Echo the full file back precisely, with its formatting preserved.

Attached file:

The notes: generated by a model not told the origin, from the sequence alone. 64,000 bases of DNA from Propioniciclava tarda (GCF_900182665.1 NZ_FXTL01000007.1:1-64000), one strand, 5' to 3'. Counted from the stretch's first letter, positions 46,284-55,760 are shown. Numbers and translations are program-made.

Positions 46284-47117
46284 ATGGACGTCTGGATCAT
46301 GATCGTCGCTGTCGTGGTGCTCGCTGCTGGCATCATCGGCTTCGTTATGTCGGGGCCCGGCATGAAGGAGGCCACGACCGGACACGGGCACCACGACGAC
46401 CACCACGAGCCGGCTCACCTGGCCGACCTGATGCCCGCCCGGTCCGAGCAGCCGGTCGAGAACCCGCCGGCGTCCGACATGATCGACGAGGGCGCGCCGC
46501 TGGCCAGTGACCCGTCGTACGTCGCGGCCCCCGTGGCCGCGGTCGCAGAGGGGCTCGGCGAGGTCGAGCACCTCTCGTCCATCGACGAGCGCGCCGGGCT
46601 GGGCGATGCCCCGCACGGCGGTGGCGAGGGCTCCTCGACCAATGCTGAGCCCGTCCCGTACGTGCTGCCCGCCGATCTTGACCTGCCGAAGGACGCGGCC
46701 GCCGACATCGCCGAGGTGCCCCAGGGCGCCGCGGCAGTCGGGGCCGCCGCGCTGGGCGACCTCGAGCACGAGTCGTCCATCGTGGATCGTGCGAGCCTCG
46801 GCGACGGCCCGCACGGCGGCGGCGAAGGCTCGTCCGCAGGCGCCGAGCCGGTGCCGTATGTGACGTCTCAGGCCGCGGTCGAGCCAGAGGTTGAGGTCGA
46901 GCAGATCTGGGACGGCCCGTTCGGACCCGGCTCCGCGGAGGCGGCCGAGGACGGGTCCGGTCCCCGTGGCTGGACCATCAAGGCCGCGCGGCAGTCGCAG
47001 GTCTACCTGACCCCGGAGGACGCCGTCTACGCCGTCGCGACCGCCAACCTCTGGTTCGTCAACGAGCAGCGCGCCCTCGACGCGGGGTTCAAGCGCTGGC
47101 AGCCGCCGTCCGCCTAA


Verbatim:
The notes: generated by a model not told the origin, from the sequence alone. 64,000 bases of DNA from Propioniciclava tarda (GCF_900182665.1 NZ_FXTL01000007.1:1-64000), one strand, 5' to 3'. Counted from the stretch's first letter, positions 46,284-55,760 are shown. Numbers and translations are program-made.

Positions 46284-47117
46284 ATGGACGTCTGGATCAT
46301 GATCGTCGCTGTCGTGGTGCTCGCTGCTGGCATCATCGGCTTCGTTATGTCGGGGCCCGGCATGAAGGAGGCCACGACCGGACACGGGCACCACGACGAC
46401 CACCACGAGCCGGCTCACCTGGCCGACCTGATGCCCGCCCGGTCCGAGCAGCCGGTCGAGAACCCGCCGGCGTCCGACATGATCGACGAGGGCGCGCCGC
46501 TGGCCAGTGACCCGTCGTACGTCGCGGCCCCCGTGGCCGCGGTCGCAGAGGGGCTCGGCGAGGTCGAGCACCTCTCGTCCATCGACGAGCGCGCCGGGCT
46601 GGGCGATGCCCCGCACGGCGGTGGCGAGGGCTCCTCGACCAATGCTGAGCCCGTCCCGTACGTGCTGCCCGCCGATCTTGACCTGCCGAAGGACGCGGCC
46701 GCCGACATCGCCGAGGTGCCCCAGGGCGCCGCGGCAGTCGGGGCCGCCGCGCTGGGCGACCTCGAGCACGAGTCGTCCATCGTGGATCGTGCGAGCCTCG
46801 GCGACGGCCCGCACGGCGGCGGCGAAGGCTCGTCCGCAGGCGCCGAGCCGGTGCCGTATGTGACGTCTCAGGCCGCGGTCGAGCCAGAGGTTGAGGTCGA
46901 GCAGATCTGGGACGGCCCGTTCGGACCCGGCTCCGCGGAGGCGGCCGAGGACGGGTCCGGTCCCCGTGGCTGGACCATCAAGGCCGCGCGGCAGTCGCAG
47001 GTCTACCTGACCCCGGAGGACGCCGTCTACGCCGTCGCGACCGCCAACCTCTGGTTCGTCAACGAGCAGCGCGCCCTCGACGCGGGGTTCAAGCGCTGGC
47101 AGCCGCCGTCCGCCTAA